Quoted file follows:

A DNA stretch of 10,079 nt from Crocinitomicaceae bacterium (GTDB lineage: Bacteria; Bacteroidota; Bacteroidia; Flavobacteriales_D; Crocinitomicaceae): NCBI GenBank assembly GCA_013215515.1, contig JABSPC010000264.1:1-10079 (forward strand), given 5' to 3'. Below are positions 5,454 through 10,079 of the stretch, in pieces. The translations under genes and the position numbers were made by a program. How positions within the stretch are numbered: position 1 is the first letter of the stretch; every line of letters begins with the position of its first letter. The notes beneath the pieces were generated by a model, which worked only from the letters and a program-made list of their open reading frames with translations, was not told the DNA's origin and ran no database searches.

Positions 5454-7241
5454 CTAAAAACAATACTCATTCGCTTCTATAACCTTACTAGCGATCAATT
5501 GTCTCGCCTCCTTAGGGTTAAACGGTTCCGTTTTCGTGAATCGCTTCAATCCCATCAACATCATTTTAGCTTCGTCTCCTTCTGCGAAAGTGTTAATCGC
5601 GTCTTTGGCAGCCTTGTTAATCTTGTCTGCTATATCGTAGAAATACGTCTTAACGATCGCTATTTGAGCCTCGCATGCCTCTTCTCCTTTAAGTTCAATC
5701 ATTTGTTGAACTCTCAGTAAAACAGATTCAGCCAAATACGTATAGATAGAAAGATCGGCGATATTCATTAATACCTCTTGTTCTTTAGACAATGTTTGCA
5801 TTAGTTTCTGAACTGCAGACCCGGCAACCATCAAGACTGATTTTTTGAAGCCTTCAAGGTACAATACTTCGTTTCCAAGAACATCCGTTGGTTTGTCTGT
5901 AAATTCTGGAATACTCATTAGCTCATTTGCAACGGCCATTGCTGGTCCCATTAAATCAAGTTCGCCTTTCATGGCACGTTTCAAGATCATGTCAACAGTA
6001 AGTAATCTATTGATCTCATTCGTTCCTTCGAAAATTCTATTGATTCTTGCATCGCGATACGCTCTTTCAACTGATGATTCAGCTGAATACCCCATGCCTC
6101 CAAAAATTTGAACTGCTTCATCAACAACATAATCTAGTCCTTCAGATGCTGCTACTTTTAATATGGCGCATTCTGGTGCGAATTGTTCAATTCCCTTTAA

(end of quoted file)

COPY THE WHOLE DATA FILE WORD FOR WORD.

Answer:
A DNA stretch of 10,079 nt from Crocinitomicaceae bacterium (GTDB lineage: Bacteria; Bacteroidota; Bacteroidia; Flavobacteriales_D; Crocinitomicaceae): NCBI GenBank assembly GCA_013215515.1, contig JABSPC010000264.1:1-10079 (forward strand), given 5' to 3'. Below are positions 5,454 through 10,079 of the stretch, in pieces. The translations under genes and the position numbers were made by a program. How positions within the stretch are numbered: position 1 is the first letter of the stretch; every line of letters begins with the position of its first letter. The notes beneath the pieces were generated by a model, which worked only from the letters and a program-made list of their open reading frames with translations, was not told the DNA's origin and ran no database searches.

Positions 5454-7241
5454 CTAAAAACAATACTCATTCGCTTCTATAACCTTACTAGCGATCAATT
5501 GTCTCGCCTCCTTAGGGTTAAACGGTTCCGTTTTCGTGAATCGCTTCAATCCCATCAACATCATTTTAGCTTCGTCTCCTTCTGCGAAAGTGTTAATCGC
5601 GTCTTTGGCAGCCTTGTTAATCTTGTCTGCTATATCGTAGAAATACGTCTTAACGATCGCTATTTGAGCCTCGCATGCCTCTTCTCCTTTAAGTTCAATC
5701 ATTTGTTGAACTCTCAGTAAAACAGATTCAGCCAAATACGTATAGATAGAAAGATCGGCGATATTCATTAATACCTCTTGTTCTTTAGACAATGTTTGCA
5801 TTAGTTTCTGAACTGCAGACCCGGCAACCATCAAGACTGATTTTTTGAAGCCTTCAAGGTACAATACTTCGTTTCCAAGAACATCCGTTGGTTTGTCTGT
5901 AAATTCTGGAATACTCATTAGCTCATTTGCAACGGCCATTGCTGGTCCCATTAAATCAAGTTCGCCTTTCATGGCACGTTTCAAGATCATGTCAACAGTA
6001 AGTAATCTATTGATCTCATTCGTTCCTTCGAAAATTCTATTGATTCTTGCATCGCGATACGCTCTTTCAACTGATGATTCAGCTGAATACCCCATGCCTC
6101 CAAAAATTTGAACTGCTTCATCAACAACATAATCTAGTCCTTCAGATGCTGCTACTTTTAATATGGCGCATTCTGGTGCGAATTGTTCAATTCCCTTTAA